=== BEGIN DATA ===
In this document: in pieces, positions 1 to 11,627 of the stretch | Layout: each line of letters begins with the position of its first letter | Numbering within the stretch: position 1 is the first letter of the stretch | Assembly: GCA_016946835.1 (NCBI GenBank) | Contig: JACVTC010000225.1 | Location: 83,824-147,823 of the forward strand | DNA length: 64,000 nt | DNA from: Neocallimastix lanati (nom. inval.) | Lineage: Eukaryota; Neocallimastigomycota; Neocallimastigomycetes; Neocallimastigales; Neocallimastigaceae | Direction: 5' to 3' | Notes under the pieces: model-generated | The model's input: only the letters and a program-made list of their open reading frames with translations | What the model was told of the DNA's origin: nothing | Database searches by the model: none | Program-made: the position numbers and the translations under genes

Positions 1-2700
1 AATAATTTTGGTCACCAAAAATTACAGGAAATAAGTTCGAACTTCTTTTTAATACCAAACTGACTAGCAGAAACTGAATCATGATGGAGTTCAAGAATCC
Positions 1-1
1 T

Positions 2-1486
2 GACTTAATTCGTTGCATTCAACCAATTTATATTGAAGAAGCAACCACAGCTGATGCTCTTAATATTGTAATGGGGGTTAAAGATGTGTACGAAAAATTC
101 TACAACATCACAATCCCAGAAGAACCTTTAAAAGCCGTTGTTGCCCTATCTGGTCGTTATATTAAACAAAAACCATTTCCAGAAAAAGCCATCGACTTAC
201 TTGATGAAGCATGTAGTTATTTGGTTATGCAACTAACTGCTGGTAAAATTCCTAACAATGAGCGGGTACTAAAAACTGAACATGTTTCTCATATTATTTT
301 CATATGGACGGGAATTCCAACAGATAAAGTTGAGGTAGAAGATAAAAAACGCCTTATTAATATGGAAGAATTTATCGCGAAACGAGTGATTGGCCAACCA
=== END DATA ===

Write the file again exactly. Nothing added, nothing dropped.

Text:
In this document: in pieces, positions 1 to 11,627 of the stretch | Layout: each line of letters begins with the position of its first letter | Numbering within the stretch: position 1 is the first letter of the stretch | Assembly: GCA_016946835.1 (NCBI GenBank) | Contig: JACVTC010000225.1 | Location: 83,824-147,823 of the forward strand | DNA length: 64,000 nt | DNA from: Neocallimastix lanati (nom. inval.) | Lineage: Eukaryota; Neocallimastigomycota; Neocallimastigomycetes; Neocallimastigales; Neocallimastigaceae | Direction: 5' to 3' | Notes under the pieces: model-generated | The model's input: only the letters and a program-made list of their open reading frames with translations | What the model was told of the DNA's origin: nothing | Database searches by the model: none | Program-made: the position numbers and the translations under genes

Positions 1-2700
1 AATAATTTTGGTCACCAAAAATTACAGGAAATAAGTTCGAACTTCTTTTTAATACCAAACTGACTAGCAGAAACTGAATCATGATGGAGTTCAAGAATCC
Positions 1-1
1 T

Positions 2-1486
2 GACTTAATTCGTTGCATTCAACCAATTTATATTGAAGAAGCAACCACAGCTGATGCTCTTAATATTGTAATGGGGGTTAAAGATGTGTACGAAAAATTC
101 TACAACATCACAATCCCAGAAGAACCTTTAAAAGCCGTTGTTGCCCTATCTGGTCGTTATATTAAACAAAAACCATTTCCAGAAAAAGCCATCGACTTAC
201 TTGATGAAGCATGTAGTTATTTGGTTATGCAACTAACTGCTGGTAAAATTCCTAACAATGAGCGGGTACTAAAAACTGAACATGTTTCTCATATTATTTT
301 CATATGGACGGGAATTCCAACAGATAAAGTTGAGGTAGAAGATAAAAAACGCCTTATTAATATGGAAGAATTTATCGCGAAACGAGTGATTGGCCAACCA